My background is in anthropology, and I regularly volunteer for field surveys of sites and potential areas back here in the U.S. In fact, I just finished a related projects for the Forest Service in Northeast Arizona (we like to call the area the Egypt of America due to the concentration of ancient evidence and traditions in the Four Corners of AZ, UT, CO, NM).

I have a specialization in GIS and cartography, and mapping images has always been a hobby of mine. I'm a bit of a night owl or as I tell my wife, I'm always on Hawaii time, so it would be likely I would be up and able to communicate with UK folks more than not. Looking forward to an interesting project and a bit of change from American archaeology.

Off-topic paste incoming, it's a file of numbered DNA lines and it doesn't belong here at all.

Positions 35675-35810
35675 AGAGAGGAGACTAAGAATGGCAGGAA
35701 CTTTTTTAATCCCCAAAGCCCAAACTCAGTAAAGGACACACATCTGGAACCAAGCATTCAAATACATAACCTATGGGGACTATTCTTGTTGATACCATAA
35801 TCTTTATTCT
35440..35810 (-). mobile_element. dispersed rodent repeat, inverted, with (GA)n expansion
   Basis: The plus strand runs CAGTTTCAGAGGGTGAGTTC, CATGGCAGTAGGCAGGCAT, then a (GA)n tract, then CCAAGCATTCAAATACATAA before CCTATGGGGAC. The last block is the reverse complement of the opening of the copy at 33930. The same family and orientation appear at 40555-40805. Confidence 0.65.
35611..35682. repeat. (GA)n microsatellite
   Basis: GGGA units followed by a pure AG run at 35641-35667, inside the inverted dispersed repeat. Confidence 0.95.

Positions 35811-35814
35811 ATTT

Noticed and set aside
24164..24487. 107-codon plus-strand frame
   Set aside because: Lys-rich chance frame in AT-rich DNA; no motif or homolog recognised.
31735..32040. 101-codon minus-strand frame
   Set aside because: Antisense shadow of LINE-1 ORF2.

Tom

This post was modified 8 months ago by tlutzenberger
This post was modified 5 months ago by tlutzenberger
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Posted : 22/09/2019 7:31 pm
Norman Blanks
(@norman-blanks)
New Member
Posted by: Ed Peveler

If you fancy it, why not introduce yourself below. Tell us your name, where you're from, and what your interests are.

I'm Norman. I live in Oxford and I obtained a Certificate and Diploma in Archaeology several years ago. I am particularly interested in the scientific aspects of archaeology and am amazed by the power of techniques like Lidar.

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Posted : 02/10/2019 1:08 pm
yves and Ed Peveler liked
Nick Walker
(@nick-walker)
New Member